Everything you need to know about the North Shore.
Famed since the 1960s for its barreling surf and massive waves in winter, the largely rural North Shore of Oahu holds plenty of other attractions for those who’ve never touched a surfboard.
Waimea Valley, a botanical garden and cultural preserve, allows swimming under its 45-foot waterfall. The area’s primary lodgings are on the 880-acre Turtle Bay Resort, which includes 5 miles of shoreline with several beaches, two 18-hole championship golf courses, an 18-hole family putting course, and miles of backcountry for horseback riding.
The town of Haleiwa boasts surf shops, craft and clothing boutiques, restaurants and food trucks, a farmers market and the legendary Matsumoto Shave Ice. To the west, the restored buildings of the former Waialua Sugar Mill host more vendors of unique and handmade goods; a scenic 2.5-mile trail to scenic Ka‘ena Point Natural Area Reserve begins in Mokule‘ia.
History: In 1899, long before the monster waves of Waimea Bay enticed throngs of mainland transplants to seek their own endless summer, Benjamin Dillingham opened a luxury hotel on a strip of land between the beach and the Anahulu River. He named his hotel Haleiwa, the house (hale) of the great frigatebird (‘iwa), whose long, slender black wings and forked tail feathers can be easily spotted in the bright blue skies. Dillingham wanted to create a destination that would subsidize his 56-mile railroad that transported sugar from the North Shore, including from his Waialua Sugar Mill, to Honolulu. His plan worked: Visitors happily took the 3-hour rail journey to his resort with a 9-hole oceanfront golf course, tennis courts and 14 guest rooms with private baths; eventually, a thriving town named Haleiwa arose around it. Of course, native Hawaiians have long treasured the area, with its fertile soil for growing taro and sweet potato, and its reefs teeming with fish, seaweed and other staples of traditional Hawaiian cuisine.
In the early 1800s, the land around Waimea Bay belonged to the highest-ranking priest (kahuna nui) on the island, Hewahewa, whose bones may lie hidden in Waimea Valley. The largest temple (heiau) on the island, Pu‘u O Mahuka, is thought to have been built in the 1600s and still overlooks the bay from a bluff 300 feet above the ocean.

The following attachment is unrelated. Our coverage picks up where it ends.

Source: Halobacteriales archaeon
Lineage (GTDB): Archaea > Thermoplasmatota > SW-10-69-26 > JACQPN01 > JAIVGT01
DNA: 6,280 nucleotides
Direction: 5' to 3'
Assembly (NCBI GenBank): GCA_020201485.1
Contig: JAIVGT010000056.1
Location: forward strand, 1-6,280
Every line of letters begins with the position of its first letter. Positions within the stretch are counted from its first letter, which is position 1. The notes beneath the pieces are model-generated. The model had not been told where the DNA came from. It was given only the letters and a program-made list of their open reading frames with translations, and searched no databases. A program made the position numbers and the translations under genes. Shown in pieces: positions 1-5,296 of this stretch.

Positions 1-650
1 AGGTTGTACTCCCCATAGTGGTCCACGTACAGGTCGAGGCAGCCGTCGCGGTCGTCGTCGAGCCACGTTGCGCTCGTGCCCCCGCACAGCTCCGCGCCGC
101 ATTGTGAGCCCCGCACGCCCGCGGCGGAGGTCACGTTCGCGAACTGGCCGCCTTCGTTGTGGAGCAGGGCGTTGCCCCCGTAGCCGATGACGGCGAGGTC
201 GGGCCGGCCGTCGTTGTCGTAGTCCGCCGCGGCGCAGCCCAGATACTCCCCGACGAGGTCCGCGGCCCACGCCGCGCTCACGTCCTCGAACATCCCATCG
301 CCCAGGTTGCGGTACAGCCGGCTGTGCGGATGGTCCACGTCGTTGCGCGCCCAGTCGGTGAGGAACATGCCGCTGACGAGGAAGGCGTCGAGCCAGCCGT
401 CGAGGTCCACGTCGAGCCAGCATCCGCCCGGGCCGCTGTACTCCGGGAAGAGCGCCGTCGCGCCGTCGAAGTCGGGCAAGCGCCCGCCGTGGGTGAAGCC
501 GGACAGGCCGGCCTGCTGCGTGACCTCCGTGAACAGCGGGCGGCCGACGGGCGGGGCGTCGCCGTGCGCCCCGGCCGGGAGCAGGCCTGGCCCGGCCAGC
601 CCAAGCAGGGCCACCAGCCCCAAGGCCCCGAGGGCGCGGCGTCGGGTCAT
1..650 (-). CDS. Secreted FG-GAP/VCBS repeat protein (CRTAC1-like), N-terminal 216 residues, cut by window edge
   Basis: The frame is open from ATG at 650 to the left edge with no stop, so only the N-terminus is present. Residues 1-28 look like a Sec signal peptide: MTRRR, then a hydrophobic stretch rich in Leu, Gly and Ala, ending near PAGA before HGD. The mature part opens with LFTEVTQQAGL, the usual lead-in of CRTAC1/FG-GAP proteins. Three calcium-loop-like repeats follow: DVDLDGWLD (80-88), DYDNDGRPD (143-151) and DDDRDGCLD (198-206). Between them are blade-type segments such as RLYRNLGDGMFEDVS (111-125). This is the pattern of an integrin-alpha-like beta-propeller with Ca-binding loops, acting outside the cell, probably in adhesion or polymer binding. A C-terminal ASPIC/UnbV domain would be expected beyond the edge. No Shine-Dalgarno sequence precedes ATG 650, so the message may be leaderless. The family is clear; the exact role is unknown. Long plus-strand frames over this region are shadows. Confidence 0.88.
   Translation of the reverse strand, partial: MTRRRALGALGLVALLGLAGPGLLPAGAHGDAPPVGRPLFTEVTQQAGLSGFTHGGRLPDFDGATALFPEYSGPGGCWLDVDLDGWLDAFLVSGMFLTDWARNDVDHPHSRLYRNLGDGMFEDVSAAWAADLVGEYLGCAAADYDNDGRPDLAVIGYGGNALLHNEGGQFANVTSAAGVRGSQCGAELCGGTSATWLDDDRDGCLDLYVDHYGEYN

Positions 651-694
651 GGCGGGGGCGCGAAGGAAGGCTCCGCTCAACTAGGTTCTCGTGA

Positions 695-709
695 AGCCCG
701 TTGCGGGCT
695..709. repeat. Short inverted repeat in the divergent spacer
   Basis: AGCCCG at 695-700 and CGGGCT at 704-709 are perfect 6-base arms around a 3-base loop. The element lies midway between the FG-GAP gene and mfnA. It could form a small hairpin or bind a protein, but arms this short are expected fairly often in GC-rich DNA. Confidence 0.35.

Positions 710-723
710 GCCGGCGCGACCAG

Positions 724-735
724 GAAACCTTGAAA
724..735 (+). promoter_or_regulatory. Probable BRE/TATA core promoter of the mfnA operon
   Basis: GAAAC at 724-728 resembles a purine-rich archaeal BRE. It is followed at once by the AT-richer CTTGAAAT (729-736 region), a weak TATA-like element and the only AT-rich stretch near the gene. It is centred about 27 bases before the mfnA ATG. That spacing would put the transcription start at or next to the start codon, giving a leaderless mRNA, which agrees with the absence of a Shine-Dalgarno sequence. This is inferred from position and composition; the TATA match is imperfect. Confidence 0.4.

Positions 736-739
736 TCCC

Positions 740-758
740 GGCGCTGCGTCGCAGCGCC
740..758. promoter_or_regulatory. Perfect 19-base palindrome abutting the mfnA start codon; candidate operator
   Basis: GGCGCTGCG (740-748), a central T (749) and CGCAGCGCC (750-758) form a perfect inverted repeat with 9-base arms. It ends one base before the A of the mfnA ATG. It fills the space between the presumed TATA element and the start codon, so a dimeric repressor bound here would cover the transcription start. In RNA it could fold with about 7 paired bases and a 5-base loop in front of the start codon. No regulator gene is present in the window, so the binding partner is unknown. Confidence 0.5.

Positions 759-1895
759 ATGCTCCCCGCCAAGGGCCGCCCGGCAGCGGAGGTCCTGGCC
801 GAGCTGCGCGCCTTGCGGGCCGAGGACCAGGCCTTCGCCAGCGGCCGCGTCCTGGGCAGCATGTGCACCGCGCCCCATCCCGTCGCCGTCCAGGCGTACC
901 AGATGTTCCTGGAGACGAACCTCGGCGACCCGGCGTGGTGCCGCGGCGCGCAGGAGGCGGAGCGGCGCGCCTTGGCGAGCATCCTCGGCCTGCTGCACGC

Feature Photo: HTA / Tor Johnson
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Best Things to Do on the North Shore
Where to Eat on the North Shore
North Shore's Annual Events
JANUARY: See some of the island’s top watermen in the Da Hui Backdoor Shoot. In memory of Duke, four-man-teams compete in a variety of sports including bodyboarding, shortboard surfing, longboarding and more.
JULY: Looking for artistic inspiration? Make sure to stop by the annual Haleiwa Arts Festival showcasing and celebrating visual, performance and cultural arts from nearly 150 local artists.
AUGUST: There’s no better place to honor and celebrate the ocean than on the beach! The annual North Shore Ocean Fest makes this possible for locals and visitors. Enjoy an afternoon full of ocean education, activities, music, food and more.
OCTOBER: Stop by the HIC Pro Sunset Beach and be amazed as surfers catch some of the biggest waves of the year and compete for top titles.
NOVEMBER: There’s nothing like watching over 80 military units march in the annual Wahiawa Lions Veteran’s Day Parade. Be sure to stop by the parade and honor the veterans.
DECEMBER: If you’re vacationing on Oahu in December, January or February, make sure to check out the annual Eddie Aikau Big Wave Challenge. With only the best surfers from around the world competing, the contest only runs if the waves consistently reach 20-feet.
*Things change, so please check in with the organizers of these events to make sure they are still happening.